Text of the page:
Same-sex divorces and custody rights

| Jun 29, 2018 | Same-Sex Couples & Divorce

The newest battleground for gay rights is being fought over the children of same-sex marriages.

When same-sex parents divorce on bad terms, children can get caught in the middle. Since the children of same-sex marriages are only biologically related to one half of the couple (at most), custody that’s split strictly along biological lines can divide parents from children and tear siblings apart (if the children are biologically related to different parents).

Unfortunately, same-sex couples aren’t immune from the same sort of hostilities you see in heterosexual breakups. That lands some of them in court — one spouse fighting to claim custody or visitation and another seeking to deny those things.

What ultimately ends up happening in these cases varies considerably. Some states have interpreted existing case law regarding children born inside a marriage to apply to children born inside a same-sex marriage as well — the language of the law notwithstanding.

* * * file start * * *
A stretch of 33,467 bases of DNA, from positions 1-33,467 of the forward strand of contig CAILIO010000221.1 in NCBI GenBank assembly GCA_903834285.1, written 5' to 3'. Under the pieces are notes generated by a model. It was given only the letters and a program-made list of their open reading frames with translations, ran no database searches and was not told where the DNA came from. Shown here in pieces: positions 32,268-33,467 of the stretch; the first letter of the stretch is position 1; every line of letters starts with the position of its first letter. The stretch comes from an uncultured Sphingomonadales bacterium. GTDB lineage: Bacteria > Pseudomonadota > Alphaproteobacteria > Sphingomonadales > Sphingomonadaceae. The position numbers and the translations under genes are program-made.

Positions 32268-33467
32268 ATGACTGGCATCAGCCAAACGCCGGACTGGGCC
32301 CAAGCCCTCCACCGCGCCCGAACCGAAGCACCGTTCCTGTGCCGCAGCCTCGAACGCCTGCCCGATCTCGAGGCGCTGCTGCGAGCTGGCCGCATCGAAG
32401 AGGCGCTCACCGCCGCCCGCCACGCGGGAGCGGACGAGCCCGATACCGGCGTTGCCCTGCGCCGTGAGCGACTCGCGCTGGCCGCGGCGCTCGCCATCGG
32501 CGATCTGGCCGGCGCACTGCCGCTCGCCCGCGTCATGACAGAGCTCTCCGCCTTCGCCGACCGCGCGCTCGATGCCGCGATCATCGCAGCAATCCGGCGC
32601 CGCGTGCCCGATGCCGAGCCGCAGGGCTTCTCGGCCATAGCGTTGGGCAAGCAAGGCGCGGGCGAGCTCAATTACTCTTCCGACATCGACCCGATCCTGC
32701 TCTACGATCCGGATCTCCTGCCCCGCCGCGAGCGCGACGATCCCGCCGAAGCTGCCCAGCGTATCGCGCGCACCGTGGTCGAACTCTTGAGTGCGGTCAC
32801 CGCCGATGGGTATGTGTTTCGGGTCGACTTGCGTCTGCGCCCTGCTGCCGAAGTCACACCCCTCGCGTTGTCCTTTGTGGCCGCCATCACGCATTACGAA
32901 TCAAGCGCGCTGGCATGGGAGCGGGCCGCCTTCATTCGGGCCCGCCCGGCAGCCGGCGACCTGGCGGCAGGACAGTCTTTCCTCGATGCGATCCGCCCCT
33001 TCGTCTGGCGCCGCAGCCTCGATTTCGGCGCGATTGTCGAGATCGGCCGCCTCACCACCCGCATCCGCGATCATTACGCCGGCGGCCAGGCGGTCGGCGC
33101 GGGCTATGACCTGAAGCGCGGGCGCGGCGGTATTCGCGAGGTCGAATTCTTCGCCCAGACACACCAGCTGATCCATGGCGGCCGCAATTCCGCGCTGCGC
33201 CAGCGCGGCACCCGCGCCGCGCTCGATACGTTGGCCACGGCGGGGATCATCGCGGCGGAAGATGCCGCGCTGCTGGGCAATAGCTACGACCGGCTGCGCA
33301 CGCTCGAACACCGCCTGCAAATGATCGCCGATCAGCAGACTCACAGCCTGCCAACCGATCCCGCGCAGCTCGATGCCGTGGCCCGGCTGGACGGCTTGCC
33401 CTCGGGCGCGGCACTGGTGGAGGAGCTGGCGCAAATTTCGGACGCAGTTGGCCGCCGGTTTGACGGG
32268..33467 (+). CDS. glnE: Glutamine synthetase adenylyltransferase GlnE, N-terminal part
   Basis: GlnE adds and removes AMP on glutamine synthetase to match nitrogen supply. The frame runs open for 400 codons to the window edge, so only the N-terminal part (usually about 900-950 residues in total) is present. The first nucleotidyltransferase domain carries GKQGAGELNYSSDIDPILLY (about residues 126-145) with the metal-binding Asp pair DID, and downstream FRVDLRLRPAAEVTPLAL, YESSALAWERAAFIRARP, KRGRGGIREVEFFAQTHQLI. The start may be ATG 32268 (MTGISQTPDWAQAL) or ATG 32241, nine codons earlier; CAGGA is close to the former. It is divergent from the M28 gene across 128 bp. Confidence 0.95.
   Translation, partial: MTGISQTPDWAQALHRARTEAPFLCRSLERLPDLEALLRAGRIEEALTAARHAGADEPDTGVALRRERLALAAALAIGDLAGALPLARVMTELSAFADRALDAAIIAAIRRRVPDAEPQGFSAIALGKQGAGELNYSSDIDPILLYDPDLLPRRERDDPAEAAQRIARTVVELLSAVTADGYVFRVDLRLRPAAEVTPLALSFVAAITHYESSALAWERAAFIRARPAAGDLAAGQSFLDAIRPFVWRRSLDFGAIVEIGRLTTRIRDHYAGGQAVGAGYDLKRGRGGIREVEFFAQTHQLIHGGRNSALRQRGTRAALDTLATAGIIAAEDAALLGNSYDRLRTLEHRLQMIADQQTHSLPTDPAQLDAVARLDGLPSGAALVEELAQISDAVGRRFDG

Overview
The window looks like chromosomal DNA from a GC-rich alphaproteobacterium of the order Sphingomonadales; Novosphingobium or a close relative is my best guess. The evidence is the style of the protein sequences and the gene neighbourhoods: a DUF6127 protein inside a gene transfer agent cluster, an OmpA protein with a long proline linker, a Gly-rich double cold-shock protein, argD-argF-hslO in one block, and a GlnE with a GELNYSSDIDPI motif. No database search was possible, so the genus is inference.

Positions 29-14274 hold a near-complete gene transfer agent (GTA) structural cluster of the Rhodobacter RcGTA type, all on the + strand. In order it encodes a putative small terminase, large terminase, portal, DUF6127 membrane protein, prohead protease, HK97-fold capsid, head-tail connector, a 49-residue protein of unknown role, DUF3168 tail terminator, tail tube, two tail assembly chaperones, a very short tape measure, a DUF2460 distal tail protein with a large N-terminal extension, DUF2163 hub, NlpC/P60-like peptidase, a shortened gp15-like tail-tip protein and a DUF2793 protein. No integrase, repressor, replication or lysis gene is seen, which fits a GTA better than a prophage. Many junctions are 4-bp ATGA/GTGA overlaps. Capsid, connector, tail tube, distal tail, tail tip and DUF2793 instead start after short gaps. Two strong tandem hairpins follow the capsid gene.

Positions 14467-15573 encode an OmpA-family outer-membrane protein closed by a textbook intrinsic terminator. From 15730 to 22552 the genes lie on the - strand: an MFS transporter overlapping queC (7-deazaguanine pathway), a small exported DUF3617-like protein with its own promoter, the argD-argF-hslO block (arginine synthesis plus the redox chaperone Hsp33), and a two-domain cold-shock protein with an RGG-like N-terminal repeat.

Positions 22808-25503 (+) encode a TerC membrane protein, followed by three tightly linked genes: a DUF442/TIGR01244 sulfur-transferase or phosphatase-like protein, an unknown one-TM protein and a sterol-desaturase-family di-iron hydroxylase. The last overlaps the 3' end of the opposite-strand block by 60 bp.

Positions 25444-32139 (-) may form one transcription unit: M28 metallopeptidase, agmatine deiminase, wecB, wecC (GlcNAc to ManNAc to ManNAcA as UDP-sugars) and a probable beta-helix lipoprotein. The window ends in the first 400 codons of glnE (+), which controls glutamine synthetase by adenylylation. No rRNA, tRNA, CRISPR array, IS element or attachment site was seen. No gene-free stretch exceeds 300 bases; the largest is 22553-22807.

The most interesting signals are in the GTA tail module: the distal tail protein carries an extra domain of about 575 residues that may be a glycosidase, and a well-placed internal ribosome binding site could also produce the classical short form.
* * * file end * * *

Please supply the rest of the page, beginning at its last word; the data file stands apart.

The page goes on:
In other cases, the courts may look at a variety of factors when they determine whether or not a parent-child relationship exists. Some of the questions that the court may seek to address include:

  • Did both parents take responsibility for the child or children during the marriage? Is there evidence, for example, that both parents went to school functions, attended doctor’s visits and did other “parent-child” type activities.
  • Did the parent without the biological relationship present the child to his or her family, friends and others as his or her own? Does the child call that parent “mom,” “dad,” or something equivalent?
  • Was legal adoption available? If so, is there a reason that the parent without the biological relationship didn’t adopt the child?
  • What are the emotional and financial connections between the child and the parent without a biological connection? Has a significant emotional bond been established? Has the parent provided financially for the child over the years? Does he or she continue to do so?

The more strongly you can demonstrate your parental relationship with your child, the better your chances are of gaining some form of custody and visitation — even over your former spouse’s objections. That makes it important to document your relationship with your child from early on — just in case your marriage sours and you end up in a custody battle.

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